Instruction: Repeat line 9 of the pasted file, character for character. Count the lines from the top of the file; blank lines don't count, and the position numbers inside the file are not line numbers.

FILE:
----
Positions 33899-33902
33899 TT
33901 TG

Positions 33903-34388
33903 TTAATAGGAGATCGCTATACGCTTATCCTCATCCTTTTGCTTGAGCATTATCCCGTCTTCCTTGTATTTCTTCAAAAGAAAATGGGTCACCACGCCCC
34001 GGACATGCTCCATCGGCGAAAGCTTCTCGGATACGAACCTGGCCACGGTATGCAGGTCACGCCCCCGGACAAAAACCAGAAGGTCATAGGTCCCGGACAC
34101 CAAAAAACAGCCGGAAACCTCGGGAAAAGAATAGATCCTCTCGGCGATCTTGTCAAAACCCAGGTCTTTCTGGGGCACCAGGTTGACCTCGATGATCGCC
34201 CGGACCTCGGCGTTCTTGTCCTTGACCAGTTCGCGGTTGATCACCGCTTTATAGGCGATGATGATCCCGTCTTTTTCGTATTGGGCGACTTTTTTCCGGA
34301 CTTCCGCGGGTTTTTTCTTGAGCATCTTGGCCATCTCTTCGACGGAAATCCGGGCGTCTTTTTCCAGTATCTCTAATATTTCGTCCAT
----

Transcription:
34301 CTTCCGCGGGTTTTTTCTTGAGCATCTTGGCCATCTCTTCGACGGAAATCCGGGCGTCTTTTTCCAGTATCTCTAATATTTCGTCCAT